• Information we receive from a consumer reporting agency, such as [provide illustrative examples, such as “your creditworthiness and credit history”].

Sample Clause A-2, Alternative 2:

We may disclose all of the information that we collect, as described [describe location in the notice, such as “above” or “below”].

A-3–Categories of information a financial institution discloses and parties to whom the financial institution discloses (institutions that do not disclose outside of the exceptions)

A financial institution may use this clause, as applicable, to meet the requirements of Sections 7A(2), (3), and (4) to describe the categories of nonpublic personal information about customers and former customers that the financial institution discloses and the categories of affiliates and nonaffiliated third parties to whom the financial institution discloses. A financial institution may use this clause if the financial institution does not disclose nonpublic personal financial information to any party, other than as permitted by the exceptions in Sections 15 and 16.

Sample Clause A-3:

We do not disclose any nonpublic personal financial information about our customers or former customers to anyone, except as permitted by law.

A-4–Categories of parties to whom a financial institution discloses (institutions that disclose outside of the exceptions)

A financial institution may use this clause, as applicable, to meet the requirement of Section 7A(3) to describe the categories of affiliates and nonaffiliated third parties to whom the financial institution discloses nonpublic personal information. This clause may be used if the financial institution discloses nonpublic personal financial information other than as permitted by the exceptions in Sections 14, 15 and 16, as well as when permitted by the exceptions in Sections 15 and 16.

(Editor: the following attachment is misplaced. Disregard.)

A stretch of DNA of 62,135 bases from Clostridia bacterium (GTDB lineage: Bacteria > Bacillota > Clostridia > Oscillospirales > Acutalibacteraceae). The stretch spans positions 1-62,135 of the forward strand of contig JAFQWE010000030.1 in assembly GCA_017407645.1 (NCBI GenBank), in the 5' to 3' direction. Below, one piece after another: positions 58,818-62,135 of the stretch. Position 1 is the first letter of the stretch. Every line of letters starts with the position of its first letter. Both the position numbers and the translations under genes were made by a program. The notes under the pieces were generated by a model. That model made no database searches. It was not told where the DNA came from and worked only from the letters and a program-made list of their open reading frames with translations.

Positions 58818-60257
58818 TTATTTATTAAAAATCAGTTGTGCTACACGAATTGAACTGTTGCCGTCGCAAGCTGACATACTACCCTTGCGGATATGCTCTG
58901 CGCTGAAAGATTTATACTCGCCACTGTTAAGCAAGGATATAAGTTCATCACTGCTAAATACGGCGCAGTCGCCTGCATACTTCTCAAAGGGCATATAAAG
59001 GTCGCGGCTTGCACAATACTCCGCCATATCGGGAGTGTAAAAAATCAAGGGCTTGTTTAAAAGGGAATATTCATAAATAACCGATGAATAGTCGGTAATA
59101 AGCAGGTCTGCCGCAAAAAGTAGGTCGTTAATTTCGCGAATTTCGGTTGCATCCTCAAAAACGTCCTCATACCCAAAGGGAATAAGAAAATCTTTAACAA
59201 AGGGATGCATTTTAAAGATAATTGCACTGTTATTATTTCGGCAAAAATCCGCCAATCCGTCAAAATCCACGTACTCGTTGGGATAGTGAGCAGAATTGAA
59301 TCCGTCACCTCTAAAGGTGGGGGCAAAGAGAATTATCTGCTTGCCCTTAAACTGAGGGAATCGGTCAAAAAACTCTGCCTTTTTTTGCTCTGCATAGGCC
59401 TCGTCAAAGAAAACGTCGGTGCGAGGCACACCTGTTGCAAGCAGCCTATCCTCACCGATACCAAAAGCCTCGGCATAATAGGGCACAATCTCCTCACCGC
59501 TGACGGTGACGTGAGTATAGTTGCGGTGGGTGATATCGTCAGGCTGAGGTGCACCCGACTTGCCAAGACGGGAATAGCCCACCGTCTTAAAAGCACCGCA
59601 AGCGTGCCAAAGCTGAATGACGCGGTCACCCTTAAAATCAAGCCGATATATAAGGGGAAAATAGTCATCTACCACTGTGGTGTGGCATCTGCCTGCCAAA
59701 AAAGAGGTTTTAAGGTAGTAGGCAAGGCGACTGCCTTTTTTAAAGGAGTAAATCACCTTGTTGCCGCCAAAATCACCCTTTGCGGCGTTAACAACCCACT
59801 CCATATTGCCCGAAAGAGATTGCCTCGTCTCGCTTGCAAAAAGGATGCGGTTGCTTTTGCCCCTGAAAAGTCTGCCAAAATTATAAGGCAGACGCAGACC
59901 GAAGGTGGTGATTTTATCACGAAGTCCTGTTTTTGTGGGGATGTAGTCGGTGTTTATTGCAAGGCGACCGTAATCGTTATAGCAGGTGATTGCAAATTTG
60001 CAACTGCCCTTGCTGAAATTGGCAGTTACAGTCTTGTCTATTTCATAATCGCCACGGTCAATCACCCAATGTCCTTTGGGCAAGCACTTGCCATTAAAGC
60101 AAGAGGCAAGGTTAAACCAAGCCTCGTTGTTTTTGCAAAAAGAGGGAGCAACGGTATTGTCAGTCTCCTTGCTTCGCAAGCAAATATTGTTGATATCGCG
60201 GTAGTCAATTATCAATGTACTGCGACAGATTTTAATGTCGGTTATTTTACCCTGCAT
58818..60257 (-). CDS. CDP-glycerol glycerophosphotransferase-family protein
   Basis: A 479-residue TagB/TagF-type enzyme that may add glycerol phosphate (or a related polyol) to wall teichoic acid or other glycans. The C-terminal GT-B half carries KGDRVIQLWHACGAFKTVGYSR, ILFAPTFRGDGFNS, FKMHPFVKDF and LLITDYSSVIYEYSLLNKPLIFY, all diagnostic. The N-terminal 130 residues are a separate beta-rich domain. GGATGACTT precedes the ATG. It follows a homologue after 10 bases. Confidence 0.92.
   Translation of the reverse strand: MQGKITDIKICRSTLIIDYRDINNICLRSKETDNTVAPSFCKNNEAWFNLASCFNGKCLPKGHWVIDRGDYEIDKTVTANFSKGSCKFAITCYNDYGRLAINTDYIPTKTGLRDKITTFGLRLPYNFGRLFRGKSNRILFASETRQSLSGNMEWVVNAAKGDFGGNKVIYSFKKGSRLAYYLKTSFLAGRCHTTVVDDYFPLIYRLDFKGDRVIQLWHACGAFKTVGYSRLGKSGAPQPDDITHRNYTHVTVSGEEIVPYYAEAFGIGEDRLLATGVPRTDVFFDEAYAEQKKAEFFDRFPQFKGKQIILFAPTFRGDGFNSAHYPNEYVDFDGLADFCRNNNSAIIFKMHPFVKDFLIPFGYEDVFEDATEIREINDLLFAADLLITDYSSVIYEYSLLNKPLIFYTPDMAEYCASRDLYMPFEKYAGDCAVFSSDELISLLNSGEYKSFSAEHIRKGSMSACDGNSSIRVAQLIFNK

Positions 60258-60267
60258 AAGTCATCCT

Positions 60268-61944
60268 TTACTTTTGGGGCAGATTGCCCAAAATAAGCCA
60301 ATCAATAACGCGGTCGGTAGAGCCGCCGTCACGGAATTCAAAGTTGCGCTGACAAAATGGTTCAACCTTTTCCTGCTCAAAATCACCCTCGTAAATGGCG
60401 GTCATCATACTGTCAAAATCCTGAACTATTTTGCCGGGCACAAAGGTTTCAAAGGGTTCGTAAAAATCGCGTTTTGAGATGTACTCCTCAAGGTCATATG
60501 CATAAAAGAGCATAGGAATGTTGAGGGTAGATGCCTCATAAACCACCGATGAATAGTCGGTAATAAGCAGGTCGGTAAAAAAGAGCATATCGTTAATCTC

Sample Clause A-4:

We may disclose nonpublic personal information about you to the following types of third parties:

• Financial service providers, such as [provide illustrative examples, such as “mortgage bankers, securities broker-dealers, and insurance agents”];

• Non-financial companies, such as [provide illustrative examples, such as “retailers, direct marketers, airlines, and publishers”]; and

• Others, such as [provide illustrative examples, such as “non-profit organizations”].

We may also disclose nonpublic personal information about you to third parties as permitted by law.

A-5-Service provider/joint marketing exception

A financial institution may use one of these clauses, as applicable, to meet the requirements of Section 7A(5) related to the exception for service providers and joint marketing in Section 14. If a financial institution discloses nonpublic personal information under this exception, the financial institution shall describe the categories of nonpublic personal information the financial institution discloses and the categories of third parties with which the financial institution has contracted.

Sample Clause A-5, Alternative 1:

We may disclose the following information to companies that perform marketing services on our behalf:

• Information we receive from you on applications or other forms, such as [provide illustrative examples, such as “your name, address, social security number, assets, and income”];

• Information about your transactions with us, our affiliates or others, such as [provide illustrative examples, such as “your account balance, payment history, parties to transactions, and credit card usage”]; and

• Information we receive from a consumer reporting agency, such as [provide illustrative examples, such as “your creditworthiness and credit history”].

Sample Clause A-5, Alternative 2:

We may disclose all of the information we collect, as described [describe location in the notice, such as “above” or “below”] to companies that perform marketing services on our behalf.

Sample Clause A-5, Alternative 3:

We may disclose the following information to other financial institutions with which we have joint marketing agreements:

• The following information we receive from you: “your name and contact information”;